Each has bits that I find helpful, but each also has bits that I find unhelpful.  As an example, with Penal Substitution, I find the idea that God has to kill someone, and chooses his son unhelpful – I do not believe that a loving God has to kill anyone.  However, remembering the Trinity – which makes Jesus=God (poor phraseology, I know) – then I find it helpful to think of us deserving punishment, but God stepping in and taking it for us.

We are trying to describe something indescribable, and different people have used different explanations – but we should not take them and stretch them farther than they will go.  Taking the best bits from all of them gives us a fuller picture – but we still don’t have the whole picture!

Alan

…not my will but yours be done…

Many will know the phrase with which I have titled this post.  But what do you think it means?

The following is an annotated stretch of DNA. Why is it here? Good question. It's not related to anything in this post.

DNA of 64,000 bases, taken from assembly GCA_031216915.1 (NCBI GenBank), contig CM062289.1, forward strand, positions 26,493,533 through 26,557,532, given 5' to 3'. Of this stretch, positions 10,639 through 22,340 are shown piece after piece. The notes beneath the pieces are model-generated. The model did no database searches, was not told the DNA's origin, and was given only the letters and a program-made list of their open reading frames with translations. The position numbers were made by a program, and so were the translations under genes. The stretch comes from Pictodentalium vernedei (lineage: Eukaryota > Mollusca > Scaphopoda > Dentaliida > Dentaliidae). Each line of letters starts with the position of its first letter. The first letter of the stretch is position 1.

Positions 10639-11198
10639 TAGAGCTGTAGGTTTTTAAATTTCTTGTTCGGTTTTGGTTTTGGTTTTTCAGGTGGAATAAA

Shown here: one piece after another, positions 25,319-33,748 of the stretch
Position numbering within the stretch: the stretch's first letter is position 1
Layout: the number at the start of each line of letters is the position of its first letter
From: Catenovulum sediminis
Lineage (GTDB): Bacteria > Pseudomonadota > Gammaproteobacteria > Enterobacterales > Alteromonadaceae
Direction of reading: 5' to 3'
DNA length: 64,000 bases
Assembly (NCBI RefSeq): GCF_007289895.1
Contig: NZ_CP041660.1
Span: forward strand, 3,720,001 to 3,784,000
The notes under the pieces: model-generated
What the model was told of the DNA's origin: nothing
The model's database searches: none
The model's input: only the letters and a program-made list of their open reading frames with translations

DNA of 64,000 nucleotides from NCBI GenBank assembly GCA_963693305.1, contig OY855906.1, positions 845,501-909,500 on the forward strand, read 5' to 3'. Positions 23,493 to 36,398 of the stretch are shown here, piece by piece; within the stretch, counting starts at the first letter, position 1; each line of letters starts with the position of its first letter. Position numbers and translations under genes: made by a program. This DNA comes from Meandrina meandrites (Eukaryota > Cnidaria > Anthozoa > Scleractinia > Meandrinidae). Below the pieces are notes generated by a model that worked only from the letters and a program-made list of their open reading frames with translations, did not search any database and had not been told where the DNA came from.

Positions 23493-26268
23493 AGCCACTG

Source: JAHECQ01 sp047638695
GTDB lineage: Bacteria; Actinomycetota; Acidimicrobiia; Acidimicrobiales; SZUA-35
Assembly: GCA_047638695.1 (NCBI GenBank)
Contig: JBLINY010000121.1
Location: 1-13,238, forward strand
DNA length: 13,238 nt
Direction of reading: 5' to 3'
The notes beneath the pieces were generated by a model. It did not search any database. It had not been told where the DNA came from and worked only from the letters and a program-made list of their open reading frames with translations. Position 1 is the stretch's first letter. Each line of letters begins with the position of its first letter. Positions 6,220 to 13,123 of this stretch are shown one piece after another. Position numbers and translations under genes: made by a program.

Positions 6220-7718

It is a nice phrase, which I have used frequently, but what do we mean by it?  Looking at it in context, what is God’s will in this situation?  Do we think that the choice Jesus is facing is between walking away, or facing the arrest trial and crucifixion – where that is God’s will?  Or is God’s will letting ourselves go into an unknown future?

In her commentary on the Rule of Benedict, Joan Chittister writes:

The question, of course, is how do we recognize the Will of God? How do we tell the will of God from our own? How do we know when to resist the tide and confront the opposition and when to embrace the pain and accept the bitterness because “God wills it for us.” The answer lies in the fact that the Jesus who said “I have come not to do my own will but the will of the One who sent me” is also the Jesus who prayed in Gethsemane, “Let this chalice pass from me:” The will of God for us is what remains of a situation after we try without stint and pray without ceasing to change it.

If we think that the will of God is Jesus arrest, trial and crucifixion, where is free will?